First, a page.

Keep an eye out for the ‘Township Big 5’ (goat, chicken, pig, cow and dog). All this for about $20 a night, including breakfast.
4. The Mount Knysna Boutique Hotel – just like home, sort of
The Mount Knysna does boutique to the letter: personal, small, thought-through quiet spaces. Perched high up on Knysna Heads, from the heated infinity pool, you can reflect on the shipwrecks lying in Davy Jones’ Locker of the beautiful yet treacherous waters far below the cliffs.
This place feels homely because it once was one (a luxury home), which means the setting feels a little ‘suburban’, the neighbours a little closer than usual; plus it’s a little isolated from the nearest town (Knysna, seven kilometres away).
But if you are happy in clifftop solitude, the Mount Knysna is your niche. The bar is so cosy you’ll end up talking tête-à-tête with anyone in there like an old friend and the cellar has plenty of distinctive South African wines hiding away; genuine triumphs such as the Meerlust Rubicon 1998, a bargain when you’re splashing out in rand.
Mount Knysna’s pièce de résistance, however, is its private 12-seat cinema with business-class-comfy recliners to melt into. Movie marathon?
5. Packwood Wine Estate – the alternate wine route
South Africa’s Cape is renowned for wine regions like Stellenbosch, but the Plettenberg Bay wine route is not one of them – just yet. At Harkerville about 20 minutes’ drive west of Plettenberg Bay, Packwood Wine Estate is a small-scale example of a burgeoning, diversifying region which boasts 18 producers; only a few of which offer accommodation at the moment.
The quaint ‘little’ 500-hectare property was (and still is) a dairy farm, but co-owner Vicky has put a lot of effort into Packwood’s cool climate wines; obvious, once you indulge in a glass of the pinot noir.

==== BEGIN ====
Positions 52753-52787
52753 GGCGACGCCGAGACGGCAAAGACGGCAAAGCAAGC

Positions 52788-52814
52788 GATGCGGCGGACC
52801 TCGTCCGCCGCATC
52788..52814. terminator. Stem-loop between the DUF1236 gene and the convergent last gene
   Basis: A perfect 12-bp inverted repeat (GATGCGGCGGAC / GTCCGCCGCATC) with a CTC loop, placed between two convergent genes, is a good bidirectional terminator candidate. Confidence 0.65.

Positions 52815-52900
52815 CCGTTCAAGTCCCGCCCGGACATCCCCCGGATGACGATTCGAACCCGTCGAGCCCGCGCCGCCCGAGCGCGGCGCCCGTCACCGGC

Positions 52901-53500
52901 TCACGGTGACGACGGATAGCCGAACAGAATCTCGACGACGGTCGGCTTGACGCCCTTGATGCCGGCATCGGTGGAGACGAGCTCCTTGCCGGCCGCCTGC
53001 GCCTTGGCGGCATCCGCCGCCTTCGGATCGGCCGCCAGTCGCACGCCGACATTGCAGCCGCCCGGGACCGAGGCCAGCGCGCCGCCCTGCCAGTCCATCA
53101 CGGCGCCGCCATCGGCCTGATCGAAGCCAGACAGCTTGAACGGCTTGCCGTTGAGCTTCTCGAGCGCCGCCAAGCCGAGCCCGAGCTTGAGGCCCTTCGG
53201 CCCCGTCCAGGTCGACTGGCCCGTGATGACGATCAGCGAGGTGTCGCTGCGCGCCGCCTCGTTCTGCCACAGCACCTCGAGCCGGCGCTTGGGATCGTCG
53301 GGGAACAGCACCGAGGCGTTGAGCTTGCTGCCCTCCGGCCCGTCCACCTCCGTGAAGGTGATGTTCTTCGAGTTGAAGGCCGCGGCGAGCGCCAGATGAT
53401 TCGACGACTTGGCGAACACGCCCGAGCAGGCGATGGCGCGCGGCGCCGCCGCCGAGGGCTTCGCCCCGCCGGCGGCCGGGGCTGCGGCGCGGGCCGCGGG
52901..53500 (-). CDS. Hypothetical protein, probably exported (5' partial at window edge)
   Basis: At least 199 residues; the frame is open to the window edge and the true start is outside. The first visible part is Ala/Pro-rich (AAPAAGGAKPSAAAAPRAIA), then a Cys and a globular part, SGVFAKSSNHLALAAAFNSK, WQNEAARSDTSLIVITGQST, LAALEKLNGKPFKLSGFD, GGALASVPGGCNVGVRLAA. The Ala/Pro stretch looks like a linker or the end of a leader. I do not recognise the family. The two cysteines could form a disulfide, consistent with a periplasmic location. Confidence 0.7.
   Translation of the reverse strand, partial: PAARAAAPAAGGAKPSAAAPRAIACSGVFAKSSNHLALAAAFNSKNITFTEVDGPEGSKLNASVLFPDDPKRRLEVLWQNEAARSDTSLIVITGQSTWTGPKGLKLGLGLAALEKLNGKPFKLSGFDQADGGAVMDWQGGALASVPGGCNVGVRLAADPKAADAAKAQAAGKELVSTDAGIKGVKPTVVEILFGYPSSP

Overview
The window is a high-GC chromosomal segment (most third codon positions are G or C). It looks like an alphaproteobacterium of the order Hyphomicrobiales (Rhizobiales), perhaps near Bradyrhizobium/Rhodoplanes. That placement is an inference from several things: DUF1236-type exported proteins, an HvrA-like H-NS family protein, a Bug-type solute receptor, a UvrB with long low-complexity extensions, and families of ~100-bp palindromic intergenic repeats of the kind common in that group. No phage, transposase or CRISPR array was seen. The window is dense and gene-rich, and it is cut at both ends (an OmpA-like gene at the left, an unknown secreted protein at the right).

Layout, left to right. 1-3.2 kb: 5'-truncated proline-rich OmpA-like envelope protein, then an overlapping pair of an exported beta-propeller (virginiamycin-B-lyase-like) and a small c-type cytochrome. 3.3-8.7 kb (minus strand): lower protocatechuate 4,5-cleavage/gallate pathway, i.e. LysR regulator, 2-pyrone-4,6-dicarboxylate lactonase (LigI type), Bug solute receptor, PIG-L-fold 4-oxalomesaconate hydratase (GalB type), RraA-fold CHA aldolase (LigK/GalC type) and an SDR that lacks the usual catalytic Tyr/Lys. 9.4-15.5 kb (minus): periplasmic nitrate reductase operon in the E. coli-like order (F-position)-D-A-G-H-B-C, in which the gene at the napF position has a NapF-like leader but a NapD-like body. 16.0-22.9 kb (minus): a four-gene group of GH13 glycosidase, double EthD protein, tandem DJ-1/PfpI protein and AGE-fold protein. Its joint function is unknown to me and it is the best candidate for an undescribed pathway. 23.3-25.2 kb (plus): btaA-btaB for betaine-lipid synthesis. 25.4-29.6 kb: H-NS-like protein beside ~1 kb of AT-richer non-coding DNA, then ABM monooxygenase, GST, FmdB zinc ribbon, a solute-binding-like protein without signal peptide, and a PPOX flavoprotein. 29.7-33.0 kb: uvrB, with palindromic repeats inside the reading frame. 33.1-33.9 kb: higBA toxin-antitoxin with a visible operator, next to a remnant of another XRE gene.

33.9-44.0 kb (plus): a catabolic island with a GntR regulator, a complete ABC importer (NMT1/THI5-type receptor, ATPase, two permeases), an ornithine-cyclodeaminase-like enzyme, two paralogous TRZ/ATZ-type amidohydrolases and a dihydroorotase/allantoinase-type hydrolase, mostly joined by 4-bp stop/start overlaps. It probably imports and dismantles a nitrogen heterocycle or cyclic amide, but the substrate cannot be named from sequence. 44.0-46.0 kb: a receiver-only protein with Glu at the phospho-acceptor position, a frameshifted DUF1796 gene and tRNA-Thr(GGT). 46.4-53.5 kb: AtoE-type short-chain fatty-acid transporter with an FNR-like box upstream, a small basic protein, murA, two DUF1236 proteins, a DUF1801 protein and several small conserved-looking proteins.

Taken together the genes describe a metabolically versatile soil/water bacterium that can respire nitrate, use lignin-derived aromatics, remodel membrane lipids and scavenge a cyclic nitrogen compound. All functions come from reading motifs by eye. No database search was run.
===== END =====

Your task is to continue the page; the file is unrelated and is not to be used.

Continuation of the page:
The self-contained thatched-roofed cottage (for two) or house (maximum six) are ideal not just for peace and quiet but also as a home base for cyclists and walkers, as there is plenty of forest to play in nearby. You’ll mostly have to self-cater, but there are creamy cheese platters and light lunches available.
The views across the jersey-cow-dotted fields to the Tsitsikamma mountains sell Packwood as much as anything. If you are lucky, you may spot a troupe of baboons (who think the vineyard is like a “sweetie shop”) or, less likely, one of the leopards that sometimes lick their lips over the plump cows.
City guide to Rabat, Morocco
Look past the Moroccan greats of Casablanca, Marrakesh and Fez to discover Morocco's capital Rabat, brim full of ancient treasures.
Rabat is known for
Old medina, the beautiful Kasbah, Souq shopping
Rabat's Eat streets
When dining in Rabat you should sample the best of both the Moroccan tradition and the French colonial influence.
A much-loved traditional restaurant can be found in the old medina. Dinarjat (+212 37 70 42 39) adds a little theatre to proceedings: you’ll be met at the medina gates by a man in traditional dress bearing a lantern who leads you through the labyrinth of old streets to the old wooden door of the restaurant.
Inside a 17th-century mansion you choose from a classic menu of lamb tagine, couscous and salads under vaulted ceilings.
For a taste of France, head to Le Grand Comptoir. Housed in a restored 1930s Art Deco building, it has that Casablanca romance; a place of martinis, jazz and rare steak.
Out and about in Rabat
If you only have a day or two in Rabat head straight for the 17th-century walled Medina, a rabbit warren of streets that carry that old North African sense of romance and adventure.
Dip in and out of the souqs and cafes and you could get lost, but not for long as you’ll eventually hit one of the ancient fortress walls.
Head north up the Rue des Consuls past grand old courtyards before leaving the Medina and entering another of Rabat’s treasures, the beautiful Kasbah les Oudaias, through the spectacular Bab Oudaia gate.
Relax in the Andalusian Gardens here and wander the narrow streets and blue-and-white walls of this 12th-century citadel that overlooks the Atlantic.
Summer heat getting too much? There's a lovely clean swimming beach right in the city.
Make your way to the 14th-century Grande Mosquée de Rabat Medina, which marks the start of Rue Souika, a thoroughfare of shops with the reed-covered Souq as-Sebbat at its eastern end.
Practise your bartering for Moroccan lamps, embroidered babouche slippers, jewellery and fabrics among baskets filled with bright spices and Turkish delight.
Don’t miss the bustling souqs in the neighbouring city of Salé, a short taxi hop over the bridge that crosses the Bou Regreg river.
Salé is known for its carpenters, who produce fine chairs, tables and trays.
Stop by one of the woodworking factories to pick up a gift.
The ultimate experience